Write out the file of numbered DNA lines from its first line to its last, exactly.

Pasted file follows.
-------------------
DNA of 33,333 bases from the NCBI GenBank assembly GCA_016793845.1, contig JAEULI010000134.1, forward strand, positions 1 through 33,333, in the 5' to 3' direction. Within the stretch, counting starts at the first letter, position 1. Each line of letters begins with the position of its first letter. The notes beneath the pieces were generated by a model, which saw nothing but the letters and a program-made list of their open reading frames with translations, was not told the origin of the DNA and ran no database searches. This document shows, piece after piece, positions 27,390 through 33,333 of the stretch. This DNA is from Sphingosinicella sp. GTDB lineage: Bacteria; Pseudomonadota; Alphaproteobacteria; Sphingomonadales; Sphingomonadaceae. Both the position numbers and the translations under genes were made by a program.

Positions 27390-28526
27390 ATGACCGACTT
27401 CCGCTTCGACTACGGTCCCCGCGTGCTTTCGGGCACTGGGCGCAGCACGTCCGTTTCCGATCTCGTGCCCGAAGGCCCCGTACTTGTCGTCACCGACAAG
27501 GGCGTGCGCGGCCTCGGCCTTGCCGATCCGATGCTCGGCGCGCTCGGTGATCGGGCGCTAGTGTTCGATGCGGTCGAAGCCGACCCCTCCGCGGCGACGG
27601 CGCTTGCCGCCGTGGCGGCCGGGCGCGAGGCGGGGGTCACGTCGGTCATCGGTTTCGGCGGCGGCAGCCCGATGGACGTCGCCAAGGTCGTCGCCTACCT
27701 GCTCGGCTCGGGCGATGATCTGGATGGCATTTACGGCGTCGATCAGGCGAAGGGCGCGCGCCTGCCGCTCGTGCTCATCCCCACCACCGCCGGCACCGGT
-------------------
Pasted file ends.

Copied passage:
DNA of 33,333 bases from the NCBI GenBank assembly GCA_016793845.1, contig JAEULI010000134.1, forward strand, positions 1 through 33,333, in the 5' to 3' direction. Within the stretch, counting starts at the first letter, position 1. Each line of letters begins with the position of its first letter. The notes beneath the pieces were generated by a model, which saw nothing but the letters and a program-made list of their open reading frames with translations, was not told the origin of the DNA and ran no database searches. This document shows, piece after piece, positions 27,390 through 33,333 of the stretch. This DNA is from Sphingosinicella sp. GTDB lineage: Bacteria; Pseudomonadota; Alphaproteobacteria; Sphingomonadales; Sphingomonadaceae. Both the position numbers and the translations under genes were made by a program.

Positions 27390-28526
27390 ATGACCGACTT
27401 CCGCTTCGACTACGGTCCCCGCGTGCTTTCGGGCACTGGGCGCAGCACGTCCGTTTCCGATCTCGTGCCCGAAGGCCCCGTACTTGTCGTCACCGACAAG
27501 GGCGTGCGCGGCCTCGGCCTTGCCGATCCGATGCTCGGCGCGCTCGGTGATCGGGCGCTAGTGTTCGATGCGGTCGAAGCCGACCCCTCCGCGGCGACGG
27601 CGCTTGCCGCCGTGGCGGCCGGGCGCGAGGCGGGGGTCACGTCGGTCATCGGTTTCGGCGGCGGCAGCCCGATGGACGTCGCCAAGGTCGTCGCCTACCT
27701 GCTCGGCTCGGGCGATGATCTGGATGGCATTTACGGCGTCGATCAGGCGAAGGGCGCGCGCCTGCCGCTCGTGCTCATCCCCACCACCGCCGGCACCGGT